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BBH 390B: Global Health Minor Fieldwork
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Leah Bader

Paterno Fellow
Major: Anthropology
Minor: Global Health
Hometown: Easton

How did you learn about this opportunity?

The Global Health Minor is an extremely competitive minor at Penn State University Park that students are only able to apply to during their sophomore year. Every year the minor holds several information sessions in the fall to recruit and publicize the minor for the application process in the spring. Two years ago, I attended one of these information sessions after hearing about the minor from an upperclassman. After attending this session and meeting with the then director of the minor, Dr. Klippel, I decided to apply to the minor, which requires 6 weeks of international fieldwork - my abroad experience.

Tell us a little bit about your experience.

My experience took place in Mbour, Senegal. Located on the coast, my home for six weeks was directly on the beachfront making for relaxing afternoons and nights after work. The minor has a partnership with the local hospital that allows students to shadow the doctors and medical students on rotations there. Most days, I chose to work in the emergency department, shadowing one of the two doctors there. When we weren't in the hospital, we were out in communities conducting screening days. The aim of these screening days was to take people's vital signs, mainly blood pressure and blood glucose to reveal hypertension and diabetes in populations that do not have regular access to healthcare. Our group also conducted a hygiene project in the emergency department to speak with doctors and nurses in the hospital and brainstorm solutions to the lack of resources and sub-standard conditions.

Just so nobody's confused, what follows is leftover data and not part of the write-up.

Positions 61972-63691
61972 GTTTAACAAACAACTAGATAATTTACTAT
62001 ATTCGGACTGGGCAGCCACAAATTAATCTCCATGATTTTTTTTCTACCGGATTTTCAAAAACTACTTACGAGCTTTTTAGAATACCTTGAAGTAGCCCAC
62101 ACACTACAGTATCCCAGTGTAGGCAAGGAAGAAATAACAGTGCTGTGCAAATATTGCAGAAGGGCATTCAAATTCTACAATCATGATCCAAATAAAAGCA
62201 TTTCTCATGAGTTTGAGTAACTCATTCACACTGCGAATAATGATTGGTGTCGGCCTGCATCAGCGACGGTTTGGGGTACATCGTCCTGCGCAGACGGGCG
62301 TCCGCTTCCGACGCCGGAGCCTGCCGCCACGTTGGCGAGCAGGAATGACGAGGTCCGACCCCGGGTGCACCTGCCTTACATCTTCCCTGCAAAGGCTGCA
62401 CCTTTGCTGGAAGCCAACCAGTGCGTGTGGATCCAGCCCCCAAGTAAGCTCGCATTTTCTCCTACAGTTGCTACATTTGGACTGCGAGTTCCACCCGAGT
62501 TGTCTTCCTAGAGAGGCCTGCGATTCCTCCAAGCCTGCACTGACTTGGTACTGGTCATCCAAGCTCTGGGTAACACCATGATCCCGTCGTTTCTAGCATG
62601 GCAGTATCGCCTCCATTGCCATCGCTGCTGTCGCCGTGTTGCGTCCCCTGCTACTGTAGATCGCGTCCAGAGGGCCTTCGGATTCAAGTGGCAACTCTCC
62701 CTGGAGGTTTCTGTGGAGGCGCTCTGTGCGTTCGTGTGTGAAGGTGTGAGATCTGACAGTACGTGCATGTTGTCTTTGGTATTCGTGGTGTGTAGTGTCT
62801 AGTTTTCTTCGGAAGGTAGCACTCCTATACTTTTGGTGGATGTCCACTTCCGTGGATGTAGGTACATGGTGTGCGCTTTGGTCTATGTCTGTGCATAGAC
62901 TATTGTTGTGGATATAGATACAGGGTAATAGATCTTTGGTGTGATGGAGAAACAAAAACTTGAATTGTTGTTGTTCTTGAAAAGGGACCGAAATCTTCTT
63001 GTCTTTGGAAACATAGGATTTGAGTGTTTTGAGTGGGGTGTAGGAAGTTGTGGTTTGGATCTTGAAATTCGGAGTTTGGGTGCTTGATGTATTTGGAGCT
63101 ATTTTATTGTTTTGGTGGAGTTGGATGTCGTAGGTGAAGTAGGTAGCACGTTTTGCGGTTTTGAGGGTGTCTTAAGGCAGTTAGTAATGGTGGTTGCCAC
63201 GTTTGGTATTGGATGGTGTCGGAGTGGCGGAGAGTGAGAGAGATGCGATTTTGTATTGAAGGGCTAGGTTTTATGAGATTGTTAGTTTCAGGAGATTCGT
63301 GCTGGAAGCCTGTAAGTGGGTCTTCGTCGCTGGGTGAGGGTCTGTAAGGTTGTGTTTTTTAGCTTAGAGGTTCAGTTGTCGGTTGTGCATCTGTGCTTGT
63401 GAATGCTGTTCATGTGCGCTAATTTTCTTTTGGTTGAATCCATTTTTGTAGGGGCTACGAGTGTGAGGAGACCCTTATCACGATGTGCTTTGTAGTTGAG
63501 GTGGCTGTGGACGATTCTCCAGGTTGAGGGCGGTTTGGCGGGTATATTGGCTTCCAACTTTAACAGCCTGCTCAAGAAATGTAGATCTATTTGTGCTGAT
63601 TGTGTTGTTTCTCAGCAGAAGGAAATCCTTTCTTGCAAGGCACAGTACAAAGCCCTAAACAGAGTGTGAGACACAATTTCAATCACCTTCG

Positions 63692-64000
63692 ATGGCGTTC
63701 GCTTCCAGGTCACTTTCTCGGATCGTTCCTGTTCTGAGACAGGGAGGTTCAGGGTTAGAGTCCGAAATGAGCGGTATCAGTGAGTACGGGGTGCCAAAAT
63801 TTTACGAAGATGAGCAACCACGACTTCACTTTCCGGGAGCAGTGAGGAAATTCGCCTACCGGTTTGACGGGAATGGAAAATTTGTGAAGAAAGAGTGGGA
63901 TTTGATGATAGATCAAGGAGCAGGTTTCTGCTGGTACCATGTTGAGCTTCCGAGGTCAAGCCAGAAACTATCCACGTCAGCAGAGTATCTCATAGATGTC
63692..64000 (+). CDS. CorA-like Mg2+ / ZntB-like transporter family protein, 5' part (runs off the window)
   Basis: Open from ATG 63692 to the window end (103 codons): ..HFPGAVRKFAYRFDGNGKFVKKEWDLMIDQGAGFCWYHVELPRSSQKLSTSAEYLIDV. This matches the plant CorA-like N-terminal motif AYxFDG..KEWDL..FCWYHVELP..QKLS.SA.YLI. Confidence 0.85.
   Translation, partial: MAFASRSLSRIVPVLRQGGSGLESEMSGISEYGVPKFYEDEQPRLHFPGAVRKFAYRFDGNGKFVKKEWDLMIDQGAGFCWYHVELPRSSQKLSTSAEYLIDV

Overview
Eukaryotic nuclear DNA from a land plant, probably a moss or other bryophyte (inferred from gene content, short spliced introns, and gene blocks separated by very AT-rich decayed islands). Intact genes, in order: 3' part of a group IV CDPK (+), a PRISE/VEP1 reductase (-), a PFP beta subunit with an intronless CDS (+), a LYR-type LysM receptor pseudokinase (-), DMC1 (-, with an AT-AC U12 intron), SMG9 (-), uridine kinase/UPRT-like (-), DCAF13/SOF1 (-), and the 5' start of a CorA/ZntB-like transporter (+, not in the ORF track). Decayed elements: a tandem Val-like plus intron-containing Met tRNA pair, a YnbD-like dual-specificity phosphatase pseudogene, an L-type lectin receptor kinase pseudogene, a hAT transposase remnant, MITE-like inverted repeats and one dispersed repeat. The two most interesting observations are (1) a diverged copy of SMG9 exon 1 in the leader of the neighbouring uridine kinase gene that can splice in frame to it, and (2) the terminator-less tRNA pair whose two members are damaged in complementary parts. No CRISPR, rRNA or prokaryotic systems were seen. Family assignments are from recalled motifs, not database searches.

How did this experience impact you academically?

While I have both studied public health and conducted research before, this experience combined all areas of academic interest into one.

While I have both studied public health and conducted research before, this experience combined all areas of academic interest into one. Not only was I able to observed the clinical side of healthcare and learn about the challenges healthcare professionals face when treating low-income populations, but I was also able to conduct a public health project with my group that lead to fruitful discussion and could lead to real solutions that would improve the sanitation in the hospital. Being present for the screening days was also informative, because even though I could not help with the clinical work (taking vitals), I was able to observe the organizational and logistical work it takes to implement a small intervention, like our makeshift pop-up clinic, in rural areas.

What are your career goals and plans?  How did this experience impact them?

After my upcoming graduation in December, I hope to attend graduate school. While I am particularly interested in working in the field of public health as have been for the past three years of my college career, this experience and the people I worked with during it helped me narrow down the degree programs and the schools I am going to apply to this fall. The guidance of my professors, Dr. BeLue and Dr. Naughton, helped me greatly. The perspective I gained during my time working in Mbour hospital also helped point me towards a more holistic, Liberal Arts minded degree in medical anthropology, rather than a straight public health degree.

Would you recommend this experience to other Liberal Arts students?

I would strongly recommend this experience to other Liberal Arts students. Liberal Arts students tend to get pigeon-holed and stereotyped into a few majors, but there are those us that are interested in working in the health field. There are other opportunities for health careers besides being a clinician and this is often lost on people. I would encourage any Liberal Arts students interested in healthcare administration, medicine, or the disparities in the health sector, especially in an international or global sense to apply to this major and experience this fieldwork.

How has the Paterno Fellows Program had an impact on this experience?

While the Paterno Fellows Program did not have a direct impact on this experience, the program did encourage me to reach out to different programs on campus in order to find the best one for me. My global health minor satisfies the extended minor requirement for Paterno Fellows and I must admit, that was one of the main draws to the minor initially. Now I am grateful I chose this minor for my requirement because of the amazing experience I was able to have.

For more information on global experiences for Liberal Arts students, visit our website.

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